Every Time I Hear That Song by Brandi Carlile
Girl Goin’ Nowhere by Ashley McBryde
Historia De Un Amor by Tonina (feat. Javier Limón and Tali Rubinstein)
I Like It by Cardi B (feat. Bad Bunny and J Balvin)
Kevin’s Heart by J. Cole
King For A Day by Anderson East
Love Lies by Khalid & Normani
Make Me Feel by Janelle Monáe
Mary Don’t You Weep (Piano & A Microphone 1983 Version) by Prince
My Own Thing by Chance the Rapper (feat. Joey Purp)
Need a Little Time by Courtney Barnett
Nina Cried Power by Hozier (feat. Mavis Staples)
Nterini by Fatoumata Diawara
One Trick Ponies by Kurt Vile
Turnin’ Me Up by BJ the Chicago Kid
Wait by the River by Lord Huron
Wow Freestyle by Jay Rock (feat. Kendrick Lamar)
And in honor of one of the great jazz singers of all time, who died this year, a classic album: The Great American Songbook by Nancy Wilson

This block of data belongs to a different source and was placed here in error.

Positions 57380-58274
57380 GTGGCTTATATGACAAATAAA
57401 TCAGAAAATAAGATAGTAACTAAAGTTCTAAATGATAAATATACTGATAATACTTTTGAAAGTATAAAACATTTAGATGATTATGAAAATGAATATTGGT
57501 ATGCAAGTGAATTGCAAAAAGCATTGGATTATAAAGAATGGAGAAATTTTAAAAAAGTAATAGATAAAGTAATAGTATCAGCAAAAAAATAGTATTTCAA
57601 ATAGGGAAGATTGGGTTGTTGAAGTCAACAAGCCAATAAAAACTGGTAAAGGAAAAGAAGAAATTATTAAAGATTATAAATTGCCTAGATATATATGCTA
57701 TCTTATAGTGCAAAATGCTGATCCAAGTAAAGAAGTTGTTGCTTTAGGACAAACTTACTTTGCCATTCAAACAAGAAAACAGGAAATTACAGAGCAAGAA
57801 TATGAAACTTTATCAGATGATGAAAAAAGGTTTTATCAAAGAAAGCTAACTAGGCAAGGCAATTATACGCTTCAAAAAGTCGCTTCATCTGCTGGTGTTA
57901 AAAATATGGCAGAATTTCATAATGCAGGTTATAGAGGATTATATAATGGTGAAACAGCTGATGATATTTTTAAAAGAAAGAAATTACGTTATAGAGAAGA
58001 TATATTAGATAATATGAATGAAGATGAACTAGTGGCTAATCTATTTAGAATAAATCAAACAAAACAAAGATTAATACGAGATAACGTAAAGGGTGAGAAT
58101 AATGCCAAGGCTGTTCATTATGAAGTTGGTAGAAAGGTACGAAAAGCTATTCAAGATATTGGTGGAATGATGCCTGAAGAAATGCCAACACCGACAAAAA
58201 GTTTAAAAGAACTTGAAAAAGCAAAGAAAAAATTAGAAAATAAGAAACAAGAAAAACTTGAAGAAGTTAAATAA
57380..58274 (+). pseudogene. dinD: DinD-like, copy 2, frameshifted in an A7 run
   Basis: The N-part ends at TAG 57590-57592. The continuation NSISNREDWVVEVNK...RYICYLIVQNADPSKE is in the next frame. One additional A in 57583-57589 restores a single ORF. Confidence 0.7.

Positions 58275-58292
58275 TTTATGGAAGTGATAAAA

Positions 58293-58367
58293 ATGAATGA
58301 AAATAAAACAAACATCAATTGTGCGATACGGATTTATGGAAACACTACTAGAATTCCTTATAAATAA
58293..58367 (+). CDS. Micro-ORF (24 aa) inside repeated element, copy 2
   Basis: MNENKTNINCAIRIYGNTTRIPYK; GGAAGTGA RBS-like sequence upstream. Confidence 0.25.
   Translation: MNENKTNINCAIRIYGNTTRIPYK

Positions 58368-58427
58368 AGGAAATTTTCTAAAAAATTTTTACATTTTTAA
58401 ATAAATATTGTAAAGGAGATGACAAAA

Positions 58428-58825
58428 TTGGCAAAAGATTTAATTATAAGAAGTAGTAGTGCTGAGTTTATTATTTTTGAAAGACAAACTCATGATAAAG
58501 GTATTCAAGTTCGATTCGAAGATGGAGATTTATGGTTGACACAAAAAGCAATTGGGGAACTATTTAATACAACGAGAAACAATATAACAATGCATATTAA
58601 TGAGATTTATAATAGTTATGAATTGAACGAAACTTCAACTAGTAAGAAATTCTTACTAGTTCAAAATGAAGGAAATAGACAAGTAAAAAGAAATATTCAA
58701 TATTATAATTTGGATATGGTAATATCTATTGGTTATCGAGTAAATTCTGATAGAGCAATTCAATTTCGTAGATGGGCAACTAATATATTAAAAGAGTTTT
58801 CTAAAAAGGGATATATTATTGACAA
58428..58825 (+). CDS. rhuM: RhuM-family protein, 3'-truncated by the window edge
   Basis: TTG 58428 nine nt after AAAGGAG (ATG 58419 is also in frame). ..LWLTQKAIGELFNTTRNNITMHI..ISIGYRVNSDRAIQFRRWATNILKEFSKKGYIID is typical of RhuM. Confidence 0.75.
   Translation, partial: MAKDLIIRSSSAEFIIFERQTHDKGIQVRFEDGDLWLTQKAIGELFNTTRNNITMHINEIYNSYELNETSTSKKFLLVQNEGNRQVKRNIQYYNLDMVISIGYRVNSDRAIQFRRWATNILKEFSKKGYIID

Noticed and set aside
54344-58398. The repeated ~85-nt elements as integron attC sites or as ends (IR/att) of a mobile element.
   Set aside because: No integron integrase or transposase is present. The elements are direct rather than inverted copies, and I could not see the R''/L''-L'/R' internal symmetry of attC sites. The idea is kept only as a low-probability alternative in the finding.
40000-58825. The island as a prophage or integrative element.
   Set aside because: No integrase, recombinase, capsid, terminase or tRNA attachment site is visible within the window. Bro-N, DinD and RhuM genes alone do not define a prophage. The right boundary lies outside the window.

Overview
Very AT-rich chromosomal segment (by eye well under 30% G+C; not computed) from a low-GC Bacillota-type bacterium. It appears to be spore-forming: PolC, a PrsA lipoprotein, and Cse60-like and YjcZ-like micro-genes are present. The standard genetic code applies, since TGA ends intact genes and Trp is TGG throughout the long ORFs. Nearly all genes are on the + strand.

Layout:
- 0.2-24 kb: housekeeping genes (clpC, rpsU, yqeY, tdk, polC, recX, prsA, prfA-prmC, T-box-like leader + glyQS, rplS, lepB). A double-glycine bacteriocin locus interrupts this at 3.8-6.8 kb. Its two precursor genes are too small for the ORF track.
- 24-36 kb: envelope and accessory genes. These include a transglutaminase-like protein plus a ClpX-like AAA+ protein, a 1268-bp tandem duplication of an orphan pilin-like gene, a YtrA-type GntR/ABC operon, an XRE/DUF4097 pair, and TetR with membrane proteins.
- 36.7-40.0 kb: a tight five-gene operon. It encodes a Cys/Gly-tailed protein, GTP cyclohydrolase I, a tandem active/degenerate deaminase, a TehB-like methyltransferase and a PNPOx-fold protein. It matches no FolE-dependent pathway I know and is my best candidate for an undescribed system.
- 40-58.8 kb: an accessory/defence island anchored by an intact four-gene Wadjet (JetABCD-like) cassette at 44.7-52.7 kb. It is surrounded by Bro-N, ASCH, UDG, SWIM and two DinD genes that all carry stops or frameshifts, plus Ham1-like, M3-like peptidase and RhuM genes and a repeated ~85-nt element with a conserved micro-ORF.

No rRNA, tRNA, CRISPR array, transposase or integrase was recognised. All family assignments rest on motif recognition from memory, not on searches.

His music playlist is, without exception, perfection. Every song on there is good.

Open Thread: Wide-Screen Drama

Ava Duvernay is responsible for Selma, so she’s clearly up to the topic, and she’s gonna get a lot of attention as she works on her new film. And every snippet of news about it is going to drive Lord Smallgloves even further out of his tiny mind.
Speaking of wilding, Robert Schooley has some quotes from The Madness of King George III

Read more

Sunday Night Popcorn Open Thread


Gotta admit — as a 21-year-old hardcore Trekkie, I loathed the first Star Wars movie, because it seemed designed to evoke every cheap, witless, strutting, shopworn emotion that I most despised in my fellow nerds. Still not a Star Wars fan, but forty-plus years later, I’m old enough to have learned that even the most evolved humans sometimes want the comfort and joy of expensively produced, predictable variations on familiar themes the entire family can appreciate. Once upon a time…

So That Black Panther Movie The Kids Are Talking About Was Pretty Good [SPOILER FREE]